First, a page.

Boston bomber remorseful, US nun tells trial

Boston bomber remorseful, US nun tells trial
A courtroom sketch shows Boston Marathon bombing suspect Dzhokhar Tsarnaev (L) and his defense team.

NEW YORK - Convicted Boston bomber Dzhokhar Tsarnaev has expressed sincere remorse for carrying out the deadly attacks in 2013, a prominent American nun and anti-death penalty campaigner told his trial Monday.

Sister Helen Prejean, who was portrayed in an Oscar-winning performance by actress Susan Sarandon in Hollywood movie "Dead Man Walking," was the final witness called by the defence in its bid to save Tsarnaev from death.

"He said emphatically, 'no one deserves to suffer like they did,'" the 76-year-old testified at the trial in Boston, according to The New York Times.

Prejean said she had met Tsarnaev in prison five times since March and that she believed he was "absolutely sincere." Tsarnaev's voice had "pain in it" when he recognised the hurt he had caused, she recalled.

"I had every reason to think he was taking it in and he was genuinely sorry for what he did." It was the first mention of the 21-year-old expressing remorse for his actions since his trial began in March.

The only emotion he has displayed was to wipe his eyes as a distraught aunt was removed from the courtroom, too overcome to testify.

Prejean won international recognition as a compassionate Catholic nun who counseled a convicted murderer on death row in the state of Louisiana, which inspired the book and film "Dead Man Walking." The film won Sarandon the Oscar for best actress in 1996 and three Academy Award nominations, including best actor for Sean Penn.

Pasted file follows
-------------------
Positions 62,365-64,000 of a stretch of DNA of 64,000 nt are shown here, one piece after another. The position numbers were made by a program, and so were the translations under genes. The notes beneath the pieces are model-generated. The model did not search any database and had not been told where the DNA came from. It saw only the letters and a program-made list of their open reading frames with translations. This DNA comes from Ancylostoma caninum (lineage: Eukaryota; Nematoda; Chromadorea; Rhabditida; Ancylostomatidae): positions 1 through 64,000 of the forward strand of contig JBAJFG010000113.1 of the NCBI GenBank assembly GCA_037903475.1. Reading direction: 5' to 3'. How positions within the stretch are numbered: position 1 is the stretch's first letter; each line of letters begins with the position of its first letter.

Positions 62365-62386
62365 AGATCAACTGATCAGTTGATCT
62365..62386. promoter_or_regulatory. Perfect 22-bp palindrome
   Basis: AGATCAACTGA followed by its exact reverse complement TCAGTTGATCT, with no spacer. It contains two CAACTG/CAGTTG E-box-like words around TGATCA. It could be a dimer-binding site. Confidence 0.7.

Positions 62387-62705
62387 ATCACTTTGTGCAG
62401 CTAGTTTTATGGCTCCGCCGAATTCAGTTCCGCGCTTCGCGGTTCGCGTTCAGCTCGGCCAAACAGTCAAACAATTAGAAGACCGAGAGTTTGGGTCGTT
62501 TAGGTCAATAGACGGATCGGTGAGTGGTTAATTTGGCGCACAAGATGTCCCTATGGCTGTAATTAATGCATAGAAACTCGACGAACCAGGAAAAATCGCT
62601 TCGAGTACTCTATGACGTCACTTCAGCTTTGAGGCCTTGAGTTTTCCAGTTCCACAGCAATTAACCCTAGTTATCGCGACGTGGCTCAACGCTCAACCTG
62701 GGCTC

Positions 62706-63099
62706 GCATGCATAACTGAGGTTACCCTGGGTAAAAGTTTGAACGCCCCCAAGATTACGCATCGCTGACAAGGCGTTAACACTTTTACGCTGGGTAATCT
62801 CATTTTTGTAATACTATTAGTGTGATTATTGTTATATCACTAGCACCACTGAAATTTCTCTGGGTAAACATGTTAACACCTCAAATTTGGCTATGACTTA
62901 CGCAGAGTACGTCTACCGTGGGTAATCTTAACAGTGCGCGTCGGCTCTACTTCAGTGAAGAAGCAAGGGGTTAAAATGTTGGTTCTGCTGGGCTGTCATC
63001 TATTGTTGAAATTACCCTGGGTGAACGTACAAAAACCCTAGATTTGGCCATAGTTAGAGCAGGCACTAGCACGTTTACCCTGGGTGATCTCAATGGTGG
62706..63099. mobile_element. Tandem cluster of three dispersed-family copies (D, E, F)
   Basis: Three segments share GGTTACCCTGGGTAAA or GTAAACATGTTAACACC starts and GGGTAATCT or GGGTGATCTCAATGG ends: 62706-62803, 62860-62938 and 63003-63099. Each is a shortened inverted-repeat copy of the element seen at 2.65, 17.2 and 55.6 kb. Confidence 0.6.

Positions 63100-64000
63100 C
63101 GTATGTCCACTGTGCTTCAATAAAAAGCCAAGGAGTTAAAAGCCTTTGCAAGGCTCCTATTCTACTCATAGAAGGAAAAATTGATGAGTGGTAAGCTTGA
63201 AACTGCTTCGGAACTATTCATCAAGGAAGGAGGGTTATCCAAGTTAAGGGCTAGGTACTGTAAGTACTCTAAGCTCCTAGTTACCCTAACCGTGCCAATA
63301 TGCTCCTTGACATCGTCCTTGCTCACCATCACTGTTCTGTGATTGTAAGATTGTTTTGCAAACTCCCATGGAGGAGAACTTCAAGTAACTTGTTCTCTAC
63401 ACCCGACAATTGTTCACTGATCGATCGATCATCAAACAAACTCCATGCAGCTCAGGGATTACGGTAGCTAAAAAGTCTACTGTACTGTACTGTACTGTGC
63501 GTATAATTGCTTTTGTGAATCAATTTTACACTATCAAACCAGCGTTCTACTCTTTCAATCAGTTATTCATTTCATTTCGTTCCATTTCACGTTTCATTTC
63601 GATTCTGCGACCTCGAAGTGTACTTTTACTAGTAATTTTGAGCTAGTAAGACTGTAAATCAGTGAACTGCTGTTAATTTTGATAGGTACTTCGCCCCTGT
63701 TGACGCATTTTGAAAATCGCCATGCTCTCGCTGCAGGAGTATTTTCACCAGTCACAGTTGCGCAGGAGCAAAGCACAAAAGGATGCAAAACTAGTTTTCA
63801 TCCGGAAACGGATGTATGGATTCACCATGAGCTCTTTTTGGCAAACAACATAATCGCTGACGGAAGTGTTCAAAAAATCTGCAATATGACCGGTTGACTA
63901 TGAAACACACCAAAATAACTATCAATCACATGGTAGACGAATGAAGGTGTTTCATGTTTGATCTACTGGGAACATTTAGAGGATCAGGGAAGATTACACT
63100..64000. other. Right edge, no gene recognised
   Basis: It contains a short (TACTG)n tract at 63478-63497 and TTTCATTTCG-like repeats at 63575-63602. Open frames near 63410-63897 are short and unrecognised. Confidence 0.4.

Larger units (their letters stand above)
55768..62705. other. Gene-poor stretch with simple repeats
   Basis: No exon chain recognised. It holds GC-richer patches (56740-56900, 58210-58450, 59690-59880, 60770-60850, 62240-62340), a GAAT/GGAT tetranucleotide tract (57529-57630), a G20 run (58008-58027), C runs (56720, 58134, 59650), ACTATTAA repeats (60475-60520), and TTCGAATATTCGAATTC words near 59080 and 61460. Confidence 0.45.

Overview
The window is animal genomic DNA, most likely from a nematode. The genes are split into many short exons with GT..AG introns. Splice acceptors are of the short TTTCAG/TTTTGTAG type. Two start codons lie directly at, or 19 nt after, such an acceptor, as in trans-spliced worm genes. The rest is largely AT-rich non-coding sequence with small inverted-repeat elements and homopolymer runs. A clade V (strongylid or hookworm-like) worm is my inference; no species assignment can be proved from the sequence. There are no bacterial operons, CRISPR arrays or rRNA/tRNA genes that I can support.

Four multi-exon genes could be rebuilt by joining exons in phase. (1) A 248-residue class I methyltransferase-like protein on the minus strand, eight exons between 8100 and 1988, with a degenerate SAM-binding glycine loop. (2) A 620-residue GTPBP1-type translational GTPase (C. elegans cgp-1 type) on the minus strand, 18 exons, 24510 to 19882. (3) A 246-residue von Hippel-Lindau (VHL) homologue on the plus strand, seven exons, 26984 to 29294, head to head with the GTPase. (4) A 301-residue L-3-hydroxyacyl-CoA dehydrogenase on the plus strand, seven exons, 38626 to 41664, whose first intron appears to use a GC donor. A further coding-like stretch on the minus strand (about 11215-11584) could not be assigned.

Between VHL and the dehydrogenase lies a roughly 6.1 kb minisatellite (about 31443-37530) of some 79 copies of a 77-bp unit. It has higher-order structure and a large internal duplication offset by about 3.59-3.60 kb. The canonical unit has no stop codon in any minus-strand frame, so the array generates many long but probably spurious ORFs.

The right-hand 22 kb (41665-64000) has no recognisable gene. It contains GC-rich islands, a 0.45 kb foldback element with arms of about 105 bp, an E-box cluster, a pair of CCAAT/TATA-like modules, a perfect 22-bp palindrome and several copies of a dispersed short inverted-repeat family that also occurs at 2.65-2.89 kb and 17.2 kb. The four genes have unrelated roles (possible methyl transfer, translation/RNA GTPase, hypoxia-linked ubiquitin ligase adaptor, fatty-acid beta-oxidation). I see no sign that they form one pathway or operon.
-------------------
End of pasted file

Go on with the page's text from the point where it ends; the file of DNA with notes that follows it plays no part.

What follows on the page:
Tsarnaev was convicted last month on all 30 counts related to the bombings, the murder of a police officer, a carjacking and a shootout while he and his older brother Tamerlan were on the run.

The double bombings at the Boston Marathon finish line killed three people and wounded 264 others on April 15, 2013.

The defence and prosecution are to present closing statements Wednesday before a jury deliberates whether he should be sentenced to death or life without parole in America's most maximum security prison.

Tamerlan was killed in a shootout with police, leaving his brother to face punishment alone.

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